The Special Investigation Unit (Ireland) was set up to provide specialist inspectors within the Department of Agriculture to investigate and deal with practices relating to the use of illegal substances in animal production, such as was the case with the use of angel dust (clenbuterol) in the 1980s. Surveillance for the presence of residues of veterinary substances in food-producing animals is regulated by the Directive 86/469/EEC, which offers specific guidelines for sampling procedures on farms and in slaughterhouses. The category of compounds and species will determine the level and frequency of sampling and this is outlined in the NRCP each year. Sampling intensity increases in response to the incidence of non-compliant samples. This was evident during the bute horsemeat scandal in 2013 with intensified sampling for phenylbutazone in horses, which is a group A prohibited substance under Directive 96/23/EC (Annex I). This also occurred for anthelmintics in sheep/goats and dioxins in all species and food commodities.
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Analytical methods of detection have become more sensitive over time. This is due to the requirement to meet detection levels or MRLs outlined in legislation. For some substances, these have been lowered and methods must be sensitive enough to be able to detect very low concentrations of substances in multiple matrices. There are several analytical methods used for detection of drug residues in a sample. Enzyme-linked immunosorbent assay (ELISA) methods employed for this analysis usually target one substance and their cross reactants. This methodology works well as a screening tool for targeted screening. The disadvantage of using ELISA-based methods is in the event that a single sample needs to be screened for multiple drug residues since each drug residue has to be tested using a specific kit. The Siemens Immulite, which is an automated chemiluminescent immunoassay, is used for hormone detection such as progesterone and estradiol in serum samples. Again, as for the ELISA, an individual kit is required for detection of each individual hormone.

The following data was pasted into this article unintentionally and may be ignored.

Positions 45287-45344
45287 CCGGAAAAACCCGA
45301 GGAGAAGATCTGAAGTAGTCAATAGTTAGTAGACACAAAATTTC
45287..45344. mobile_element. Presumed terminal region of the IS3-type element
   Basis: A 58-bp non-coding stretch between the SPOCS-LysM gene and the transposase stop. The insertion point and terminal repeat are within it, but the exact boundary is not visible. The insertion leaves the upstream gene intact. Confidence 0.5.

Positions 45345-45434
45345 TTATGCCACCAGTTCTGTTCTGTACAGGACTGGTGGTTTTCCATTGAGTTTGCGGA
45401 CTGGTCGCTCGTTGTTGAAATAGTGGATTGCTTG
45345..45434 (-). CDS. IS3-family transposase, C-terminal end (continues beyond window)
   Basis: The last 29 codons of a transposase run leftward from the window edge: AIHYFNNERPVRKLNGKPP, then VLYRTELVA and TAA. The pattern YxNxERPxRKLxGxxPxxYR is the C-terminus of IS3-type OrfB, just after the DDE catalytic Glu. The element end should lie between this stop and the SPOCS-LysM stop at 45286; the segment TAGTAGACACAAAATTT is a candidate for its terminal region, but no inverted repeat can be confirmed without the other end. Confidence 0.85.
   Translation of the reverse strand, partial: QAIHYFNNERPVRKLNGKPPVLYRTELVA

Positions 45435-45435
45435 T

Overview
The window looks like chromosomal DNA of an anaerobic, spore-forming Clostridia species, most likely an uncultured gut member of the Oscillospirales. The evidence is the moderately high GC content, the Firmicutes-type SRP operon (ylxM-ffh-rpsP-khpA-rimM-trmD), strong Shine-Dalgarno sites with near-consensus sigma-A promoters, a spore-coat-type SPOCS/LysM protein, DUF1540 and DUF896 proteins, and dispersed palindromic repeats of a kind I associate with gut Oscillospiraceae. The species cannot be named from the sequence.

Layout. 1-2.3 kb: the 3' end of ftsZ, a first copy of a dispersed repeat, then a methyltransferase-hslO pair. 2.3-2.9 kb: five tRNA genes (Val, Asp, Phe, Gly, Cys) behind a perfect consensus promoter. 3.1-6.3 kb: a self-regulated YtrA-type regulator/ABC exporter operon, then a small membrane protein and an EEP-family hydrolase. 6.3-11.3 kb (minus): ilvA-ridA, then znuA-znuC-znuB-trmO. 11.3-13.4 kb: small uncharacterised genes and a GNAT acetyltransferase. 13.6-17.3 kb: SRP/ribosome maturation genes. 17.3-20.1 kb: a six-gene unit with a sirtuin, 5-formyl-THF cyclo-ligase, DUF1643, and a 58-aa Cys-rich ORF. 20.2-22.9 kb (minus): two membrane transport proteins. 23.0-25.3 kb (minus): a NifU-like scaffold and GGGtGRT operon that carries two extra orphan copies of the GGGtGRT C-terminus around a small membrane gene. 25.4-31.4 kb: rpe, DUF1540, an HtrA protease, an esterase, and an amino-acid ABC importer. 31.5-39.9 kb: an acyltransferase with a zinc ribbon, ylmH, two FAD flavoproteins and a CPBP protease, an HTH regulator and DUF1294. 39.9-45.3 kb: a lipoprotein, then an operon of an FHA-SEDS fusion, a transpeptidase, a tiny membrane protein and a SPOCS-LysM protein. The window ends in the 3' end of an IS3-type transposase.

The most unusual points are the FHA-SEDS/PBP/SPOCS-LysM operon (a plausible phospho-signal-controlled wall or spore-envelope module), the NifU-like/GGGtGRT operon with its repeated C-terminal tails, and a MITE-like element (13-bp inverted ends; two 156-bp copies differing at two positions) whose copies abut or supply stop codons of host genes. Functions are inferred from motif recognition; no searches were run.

Randox Food developed another method of biochemical analysis using the Evidence Investigator. The Evidence Investigator biochip array technology (BAT) is used to perform simultaneous quantitative detection of multiple analytes from a single sample. The core technology is the Randox biochip, a device containing an array of discrete test regions containing immobilized antibodies specific to the drug residues under test—according to the kit type. The Evidence Investigator itself is a benchtop analyzer housing digital imaging instrumentation that captures the chemiluminescent signal emitted from drug residue conjugates labeled with HRP.
All of these methods are rapid, reliable, and sensitive. Drug residues or hormones may be detected in very small concentrations. The results obtained from analysis must be reproducible and all methods must be validated in accordance with the requirements of Commission Decision 2002/657/EC, which sets down standards for the performance of analytical methods and the interpretation of results.
An important area of focus in relation to residue testing is the dairy industry. Because milk and milk products, such as baby milk powder, are a huge export market for Ireland, it is important to screen these products for growth promoters and antibiotics. It is a legal requirement that raw milk not contain residues, including antibiotics. Each farmer is required to keep a record of all medicines purchased and administered to animals. Milk from dairy cows that are on antibiotic treatment must be discarded and kept out of the food chain until the withdrawal period has been observed. Milk testing programs employed by the dairy co-ops are tested at the farm level and have limitations. If antibiotics are detected, the milk must be discarded and not used for human consumption. Severe commercial penalties ensue for the farmer.